Independence Day reminds us of America’s genesis. It was a fight against intrusive government that did as it thought best without asking permission.

It’s useful to revisit this origin story, not so much to draw factual comparisons between the 1770s and the 21st century, but to see if we are living up to the standards set by those alchemists of democracy. Does a pound of courage in 2013 weigh the same as it did in 1776? Do we still possess the same ingredients for national success today as we did in the beginning?

This is an inquiry for every year and every generation of Americans. But it is particularly relevant today considering ongoing revelations about the secret pervasiveness of the national security apparatus. It more and more appears that we have at least two governments. One is about outward appearances – speeches and advertising and public relations. Another, which we are suddenly learning much more about, is concerned with watching and listening and recording pretty much everything.

The latest revelation is that the government retains detailed photos of the outsides of all the mail passing through the U.S. Postal Service. This hasn’t stirred a lot of animosity, perhaps because the news was linked with the successful investigation into who was mailing poison-filled letters to government officials.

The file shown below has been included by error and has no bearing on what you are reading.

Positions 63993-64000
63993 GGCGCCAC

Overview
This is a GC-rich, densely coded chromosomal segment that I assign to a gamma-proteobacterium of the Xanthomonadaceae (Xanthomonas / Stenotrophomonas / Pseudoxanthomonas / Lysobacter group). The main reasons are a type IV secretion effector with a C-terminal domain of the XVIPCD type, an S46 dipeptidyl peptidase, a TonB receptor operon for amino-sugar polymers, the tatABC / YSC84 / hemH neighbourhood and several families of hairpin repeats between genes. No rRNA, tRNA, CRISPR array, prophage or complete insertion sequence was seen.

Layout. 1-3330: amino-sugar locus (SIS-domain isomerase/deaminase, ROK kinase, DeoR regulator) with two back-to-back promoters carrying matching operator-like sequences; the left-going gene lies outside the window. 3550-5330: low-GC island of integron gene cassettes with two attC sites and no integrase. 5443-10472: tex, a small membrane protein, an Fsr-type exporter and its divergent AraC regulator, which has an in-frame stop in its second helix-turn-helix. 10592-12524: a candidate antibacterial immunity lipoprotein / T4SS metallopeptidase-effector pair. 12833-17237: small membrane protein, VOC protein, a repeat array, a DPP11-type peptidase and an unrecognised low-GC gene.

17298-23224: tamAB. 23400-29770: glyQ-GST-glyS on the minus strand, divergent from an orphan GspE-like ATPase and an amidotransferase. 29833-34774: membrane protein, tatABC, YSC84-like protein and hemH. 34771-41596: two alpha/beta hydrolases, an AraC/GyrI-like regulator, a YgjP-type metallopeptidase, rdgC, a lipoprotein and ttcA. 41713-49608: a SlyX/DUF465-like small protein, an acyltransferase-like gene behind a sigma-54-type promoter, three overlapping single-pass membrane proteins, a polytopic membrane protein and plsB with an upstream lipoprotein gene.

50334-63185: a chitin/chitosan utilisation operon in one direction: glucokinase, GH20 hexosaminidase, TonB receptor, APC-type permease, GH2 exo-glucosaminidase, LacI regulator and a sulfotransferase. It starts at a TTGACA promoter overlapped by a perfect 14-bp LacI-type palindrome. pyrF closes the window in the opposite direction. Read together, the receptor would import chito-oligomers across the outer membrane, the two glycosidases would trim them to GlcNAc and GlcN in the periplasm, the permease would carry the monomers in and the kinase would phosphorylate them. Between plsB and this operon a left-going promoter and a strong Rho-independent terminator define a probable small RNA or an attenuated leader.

Closely watching what everyone mails, like closely tracking various broad categories of phone calls and emails, clearly has strong usefulness for investigators who combat domestic and foreign criminals and terrorists. The chance is essentially nil that anybody reading this editorial will ever catch the attention of this system. Nor is it very likely anyone is listening in on our phone conversations.

So why should we care?

Our nation’s founders would have cared intensely. In their time, it wasn’t the National Security Agency invisibly infiltrating the world for our own good, but rather King George III imposing taxes and quartering troops in our homes to protect us against the French. Searches of homes could occur at a whim here in the remote new world. People were arrested and compelled to make admissions.

Other than getting stuck with obnoxious taxes to pay for it all, most 18th century Americans were quite unaffected by all this. But they became angry anyway. Enough decided that their lives and their children’s lives would be better with more freedom, even at the cost of less security. We dispensed with the safety of living as part of the world’s most powerful empire.

Now, we’re back to paying obnoxiously high taxes in the name of security. As of October 2012, 4.91 million people had U.S. security clearances. These are people drawing tax-supported salaries in the keeping-us-safe industry.

NSA leaker Edward Snowden may be a vainglorious and self-important attention seeker. But this doesn’t mean he’s entirely wrong. Last month he wondered if modern Americans “won’t be willing to take the risks necessary to stand up and fight to change things, to force their representatives to actually take a stand in their interests.”

Events will soon tell whether he was right. It is time for us and our elected leaders to take a renewed stand for freedom.

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